When your need to discover information about your debtor or a potential defendant but are reluctant to discuss the case with a Private Investigator because you know your consultation is not protected by the confidentiality privilege, as it would be if you were speaking with an attorney, you can feel comfortable talking to us because Attorney Brian R. Johnston is also a Licensed Private Investigator.
This fact will benefit you when or if your investigation results in legal action because all of your communications with Brian R. Johnston are protected by the Attorney/Client Privilege. This privilege does not apply, naturally, to your conversations with someone holding only a Private Investigator's license. Any and all of your communications with a Private Investigator can be disclosed in a legal proceeding through discovery, by subpoena, or through sworn witness testimony at trial when the opposing counsel calls your Private Investigator as a witness.
This privilege is especially useful in, among others, the following situations:
• An employer needs to discuss potentially illegal acts of an employee but is unsure if the damaging information about the employee was properly obtained and wants to avoid creating liability that could be the basis for a cross-claim.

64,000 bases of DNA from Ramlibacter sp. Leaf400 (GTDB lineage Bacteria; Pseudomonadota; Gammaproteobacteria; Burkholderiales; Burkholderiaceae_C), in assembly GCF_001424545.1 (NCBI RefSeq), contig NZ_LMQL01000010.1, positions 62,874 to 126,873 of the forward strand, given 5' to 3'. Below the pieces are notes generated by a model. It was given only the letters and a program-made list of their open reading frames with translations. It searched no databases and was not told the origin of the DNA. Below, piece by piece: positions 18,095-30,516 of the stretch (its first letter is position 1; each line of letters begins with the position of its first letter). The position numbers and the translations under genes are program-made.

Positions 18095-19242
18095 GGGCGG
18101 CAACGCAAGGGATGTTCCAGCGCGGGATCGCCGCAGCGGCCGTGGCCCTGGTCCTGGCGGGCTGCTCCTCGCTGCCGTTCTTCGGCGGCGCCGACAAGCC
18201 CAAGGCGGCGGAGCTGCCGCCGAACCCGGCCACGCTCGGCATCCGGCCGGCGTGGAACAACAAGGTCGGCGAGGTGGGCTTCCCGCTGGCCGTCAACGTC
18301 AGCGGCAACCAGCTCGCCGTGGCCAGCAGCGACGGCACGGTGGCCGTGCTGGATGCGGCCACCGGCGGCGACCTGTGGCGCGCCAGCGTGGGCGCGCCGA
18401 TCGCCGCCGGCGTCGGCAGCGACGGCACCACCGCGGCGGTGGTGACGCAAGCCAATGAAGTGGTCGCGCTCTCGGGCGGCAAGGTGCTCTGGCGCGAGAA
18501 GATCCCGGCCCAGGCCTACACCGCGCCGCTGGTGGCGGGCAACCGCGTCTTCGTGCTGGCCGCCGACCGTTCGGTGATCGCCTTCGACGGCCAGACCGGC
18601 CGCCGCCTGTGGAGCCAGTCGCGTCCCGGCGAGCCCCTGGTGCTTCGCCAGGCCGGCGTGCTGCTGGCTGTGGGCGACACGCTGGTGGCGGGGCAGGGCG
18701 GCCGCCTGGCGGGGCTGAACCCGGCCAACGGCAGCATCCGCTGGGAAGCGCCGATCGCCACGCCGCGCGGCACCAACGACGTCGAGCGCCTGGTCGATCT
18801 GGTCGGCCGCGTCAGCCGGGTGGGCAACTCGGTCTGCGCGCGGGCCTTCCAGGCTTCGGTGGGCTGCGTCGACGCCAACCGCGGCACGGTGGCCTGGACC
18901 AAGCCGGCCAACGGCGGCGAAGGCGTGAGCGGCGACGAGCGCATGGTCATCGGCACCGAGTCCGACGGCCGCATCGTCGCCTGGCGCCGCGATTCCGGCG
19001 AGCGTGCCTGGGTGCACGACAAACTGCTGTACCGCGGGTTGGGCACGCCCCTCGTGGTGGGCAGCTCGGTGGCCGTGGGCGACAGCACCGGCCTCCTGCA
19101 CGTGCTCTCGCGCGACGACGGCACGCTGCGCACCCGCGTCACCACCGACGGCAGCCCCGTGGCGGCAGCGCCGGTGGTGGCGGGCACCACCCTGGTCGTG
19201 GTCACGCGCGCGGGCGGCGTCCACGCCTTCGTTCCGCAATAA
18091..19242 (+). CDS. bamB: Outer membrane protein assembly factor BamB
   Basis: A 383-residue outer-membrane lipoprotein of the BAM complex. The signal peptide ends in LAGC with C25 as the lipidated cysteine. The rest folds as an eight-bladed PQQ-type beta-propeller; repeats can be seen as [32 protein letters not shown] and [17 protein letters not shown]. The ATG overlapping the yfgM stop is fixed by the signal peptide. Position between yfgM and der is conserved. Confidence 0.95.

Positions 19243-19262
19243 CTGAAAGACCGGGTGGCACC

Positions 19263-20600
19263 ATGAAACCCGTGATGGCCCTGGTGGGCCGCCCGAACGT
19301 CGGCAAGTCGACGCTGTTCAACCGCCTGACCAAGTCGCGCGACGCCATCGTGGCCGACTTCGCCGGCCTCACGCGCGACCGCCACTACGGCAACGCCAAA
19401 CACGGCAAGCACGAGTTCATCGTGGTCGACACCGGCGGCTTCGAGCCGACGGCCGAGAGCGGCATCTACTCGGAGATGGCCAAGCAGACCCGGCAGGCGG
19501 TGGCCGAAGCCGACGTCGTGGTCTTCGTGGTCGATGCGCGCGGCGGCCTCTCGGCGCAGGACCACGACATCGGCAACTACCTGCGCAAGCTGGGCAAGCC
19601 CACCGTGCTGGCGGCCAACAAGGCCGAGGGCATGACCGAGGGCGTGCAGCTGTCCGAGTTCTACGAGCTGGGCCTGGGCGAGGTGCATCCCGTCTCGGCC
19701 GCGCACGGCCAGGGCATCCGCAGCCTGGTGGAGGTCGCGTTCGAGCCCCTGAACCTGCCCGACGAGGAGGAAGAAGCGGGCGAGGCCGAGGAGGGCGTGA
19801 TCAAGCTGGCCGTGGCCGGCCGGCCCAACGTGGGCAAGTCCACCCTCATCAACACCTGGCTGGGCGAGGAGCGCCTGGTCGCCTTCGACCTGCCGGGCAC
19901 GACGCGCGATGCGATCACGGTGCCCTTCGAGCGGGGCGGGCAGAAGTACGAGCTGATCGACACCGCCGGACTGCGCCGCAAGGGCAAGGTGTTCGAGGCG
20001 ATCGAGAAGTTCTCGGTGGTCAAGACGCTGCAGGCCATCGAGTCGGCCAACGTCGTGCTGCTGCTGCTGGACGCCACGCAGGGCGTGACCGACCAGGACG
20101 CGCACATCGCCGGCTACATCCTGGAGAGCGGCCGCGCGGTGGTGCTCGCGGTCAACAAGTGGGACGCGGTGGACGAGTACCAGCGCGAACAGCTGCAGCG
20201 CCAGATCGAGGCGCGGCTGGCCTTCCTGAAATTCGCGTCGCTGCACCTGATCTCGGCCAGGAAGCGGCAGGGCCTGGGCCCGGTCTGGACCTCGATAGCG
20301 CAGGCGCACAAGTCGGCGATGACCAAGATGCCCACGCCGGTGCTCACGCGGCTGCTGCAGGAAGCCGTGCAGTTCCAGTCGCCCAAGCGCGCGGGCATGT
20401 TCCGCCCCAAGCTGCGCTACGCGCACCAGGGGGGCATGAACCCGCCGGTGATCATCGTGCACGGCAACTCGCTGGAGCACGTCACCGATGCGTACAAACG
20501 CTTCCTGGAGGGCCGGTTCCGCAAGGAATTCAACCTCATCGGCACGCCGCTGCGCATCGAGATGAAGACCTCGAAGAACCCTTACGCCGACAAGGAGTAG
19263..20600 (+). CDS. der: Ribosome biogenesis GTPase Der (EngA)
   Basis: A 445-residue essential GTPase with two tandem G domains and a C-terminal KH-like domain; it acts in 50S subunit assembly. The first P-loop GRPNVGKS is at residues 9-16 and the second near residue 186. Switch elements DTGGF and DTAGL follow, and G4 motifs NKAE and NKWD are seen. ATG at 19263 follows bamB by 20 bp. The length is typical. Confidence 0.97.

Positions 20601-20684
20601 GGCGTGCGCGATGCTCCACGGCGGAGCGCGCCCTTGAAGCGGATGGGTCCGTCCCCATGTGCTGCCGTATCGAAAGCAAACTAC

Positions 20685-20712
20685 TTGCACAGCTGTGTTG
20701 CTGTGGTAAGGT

• A spouse in the middle of contentious divorce proceedings wants to uncover information about the other spouse before revealing his or her own sources or involvement.
• A partner in a business venture wants to learn if his co-partner is doing anything illegal but does not want to risk the co-partner learning of the partner's involvement in the investigation.
In each of the above hypothetical situations the information obtained may or may not qualify as admissible evidence in a court of law, but it can be invaluable in forming strategic goals in any legal proceeding. And while a Private Investigator may be able to obtain the information sought, an attorney has the knowledge, training, and education to determine how best to resolve your issue without violating legal, moral, or ethical rules that would render the results unusable.
The Attorney/Client Privilege can be a very useful strategic or tactical tool in any dispute to avoid risk to your own interests before making the crucial decision to take further action. It is also extremely useful in large corporations when the political environment of that organization requires that you avoid tipping off another official or branch of the organization that an investigation has been initiated. This may apply, for example, if the branch that conducts such internal investigations may be biased or obligated to the target of the investigation to provide a favorable result because of a misplaced or improper sense of duty or obligation to the target.
Contact the Law Office of Brian R. Johnston for a confidential consultation regarding your sensitive investigation needs.